of the old and the newest of the new tricks at its disposal to tell its
story. Perhaps this is why
the film has aged pretty gracefully over the last decade and has a sense
of timelessness about it.
CITY also has more intriguing villains whose motives are both
simultaneously sinister and not entirely without understanding.
In THE MATRIX the antagonists that slave humanity in a simulated
reality are that same sort of all-powerful and humanity hating monsters
that have populated science fiction for decades.
In DARK CITY Proyas crafts “villains” that are more compelling.
His alien characters are easy to label as vile, but they exude less
of a putrid hatred for mankind and more of a childlike curiosity about
them, which precludes their experimenting on them.
They don’t want to destroy people, but rather how they tick,
which almost supercedes any perception of the villains as truly monstrous.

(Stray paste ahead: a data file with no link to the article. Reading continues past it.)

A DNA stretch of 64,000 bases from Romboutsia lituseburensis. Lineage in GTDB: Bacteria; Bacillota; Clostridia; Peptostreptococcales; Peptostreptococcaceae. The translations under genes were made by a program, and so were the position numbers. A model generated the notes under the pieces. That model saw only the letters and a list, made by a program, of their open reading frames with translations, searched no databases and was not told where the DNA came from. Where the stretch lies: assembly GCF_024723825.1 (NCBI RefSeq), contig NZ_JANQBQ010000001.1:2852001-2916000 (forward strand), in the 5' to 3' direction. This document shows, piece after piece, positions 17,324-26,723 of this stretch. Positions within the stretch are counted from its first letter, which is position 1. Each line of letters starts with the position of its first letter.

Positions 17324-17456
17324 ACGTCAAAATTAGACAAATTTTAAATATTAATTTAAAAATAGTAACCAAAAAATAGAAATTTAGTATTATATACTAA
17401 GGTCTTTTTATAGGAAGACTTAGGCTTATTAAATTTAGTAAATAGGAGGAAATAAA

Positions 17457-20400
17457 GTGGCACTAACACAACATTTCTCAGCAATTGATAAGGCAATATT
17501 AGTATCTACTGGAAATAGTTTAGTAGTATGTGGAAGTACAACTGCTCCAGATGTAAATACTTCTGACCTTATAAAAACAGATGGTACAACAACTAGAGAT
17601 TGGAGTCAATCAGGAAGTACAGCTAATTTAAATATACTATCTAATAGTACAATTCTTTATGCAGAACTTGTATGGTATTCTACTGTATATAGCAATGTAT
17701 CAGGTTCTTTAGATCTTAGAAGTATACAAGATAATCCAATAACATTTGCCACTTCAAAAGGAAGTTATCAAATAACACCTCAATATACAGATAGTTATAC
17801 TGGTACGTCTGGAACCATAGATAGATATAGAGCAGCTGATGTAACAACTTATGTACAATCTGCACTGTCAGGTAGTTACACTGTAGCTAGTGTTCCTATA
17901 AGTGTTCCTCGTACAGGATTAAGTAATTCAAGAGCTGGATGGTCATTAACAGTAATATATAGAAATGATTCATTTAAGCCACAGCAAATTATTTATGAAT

They are akin to scientists that use guinea pigs as experiments.
What’s so gripping about DARK CITY is that the creatures that toy
with and manipulate humans for their own experiments fail to grasp at the
more simplistic notions of what makes people who they are.
They can see that humans “love”, but they never understand why
so decisive to see how Proyas was so deeply inspired by science fiction
tales of simulated realities that he took in during his childhood (the
concept of a small group of humans that occupy a guarded environment that
is controlled by outside alien forces is a key ingredient to sci-fi books
like Harry Harrison’s CAPTIVE UNIVERSE and Robert A. Heinlein’s
ORPHANS OF THE SKY). Moreover,
sprinkles of Raymond Chandler and hard edged private eye fiction can be
felt in DARK CITY’S narrative. We
have a city and universe that seems to have all of the minutia of 40’s
PI yarns, right down to the fedoras, the cigarettes, the cars, the
fashions, even down to the detective with plucky gumshum and determination and
the sultry woman that comes into his world.
And then there is a mystery to be solved thrown into the mix
with subtle odes to Kafka-esque paranoia and intrigue.
script – written by Proyas, Lem Dobbs and David S. Goyer, the latter
being one of the screenwriters
for BATMAN BEGINS and who also
assisted in providing
the story for this year’s masterful THE DARK
KNIGHT – begins with a seductive allure. We see a man, John Murdoch (Rufus Sewell), waking up in his
hotel room with no memory of what has immediately transpired.